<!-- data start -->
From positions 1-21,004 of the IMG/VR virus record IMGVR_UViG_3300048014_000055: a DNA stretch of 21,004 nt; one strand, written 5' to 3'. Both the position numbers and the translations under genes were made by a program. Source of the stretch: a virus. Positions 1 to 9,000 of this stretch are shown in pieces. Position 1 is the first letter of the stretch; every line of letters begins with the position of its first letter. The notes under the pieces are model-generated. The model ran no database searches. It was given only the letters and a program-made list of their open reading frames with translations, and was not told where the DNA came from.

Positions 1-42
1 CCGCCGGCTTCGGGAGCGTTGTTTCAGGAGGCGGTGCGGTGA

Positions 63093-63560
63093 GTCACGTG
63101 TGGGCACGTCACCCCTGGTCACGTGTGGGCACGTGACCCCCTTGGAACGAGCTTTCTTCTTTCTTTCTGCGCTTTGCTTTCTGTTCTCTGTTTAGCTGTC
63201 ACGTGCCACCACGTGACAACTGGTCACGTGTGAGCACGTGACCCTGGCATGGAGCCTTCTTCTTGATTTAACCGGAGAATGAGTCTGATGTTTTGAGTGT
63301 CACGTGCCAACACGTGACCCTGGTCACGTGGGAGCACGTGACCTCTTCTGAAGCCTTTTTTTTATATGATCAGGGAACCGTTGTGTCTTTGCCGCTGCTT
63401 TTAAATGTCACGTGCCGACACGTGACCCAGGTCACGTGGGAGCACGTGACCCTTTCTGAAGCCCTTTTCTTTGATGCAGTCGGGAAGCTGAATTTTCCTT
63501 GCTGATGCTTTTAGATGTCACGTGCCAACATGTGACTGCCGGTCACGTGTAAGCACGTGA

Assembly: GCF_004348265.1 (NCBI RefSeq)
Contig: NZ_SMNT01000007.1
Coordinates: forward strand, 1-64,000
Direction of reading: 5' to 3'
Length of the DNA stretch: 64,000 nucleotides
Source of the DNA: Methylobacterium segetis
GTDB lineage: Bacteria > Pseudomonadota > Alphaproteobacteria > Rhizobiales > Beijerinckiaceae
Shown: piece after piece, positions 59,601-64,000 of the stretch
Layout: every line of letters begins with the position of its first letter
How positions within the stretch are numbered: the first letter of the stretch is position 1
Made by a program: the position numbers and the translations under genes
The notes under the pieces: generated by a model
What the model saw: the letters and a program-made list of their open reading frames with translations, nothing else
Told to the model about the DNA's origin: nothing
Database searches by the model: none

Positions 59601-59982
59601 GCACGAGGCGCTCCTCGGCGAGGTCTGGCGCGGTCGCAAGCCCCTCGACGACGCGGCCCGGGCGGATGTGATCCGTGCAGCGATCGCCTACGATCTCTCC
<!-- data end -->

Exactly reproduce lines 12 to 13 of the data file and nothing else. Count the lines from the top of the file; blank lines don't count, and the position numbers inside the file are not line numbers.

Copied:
Contig: NZ_SMNT01000007.1
Coordinates: forward strand, 1-64,000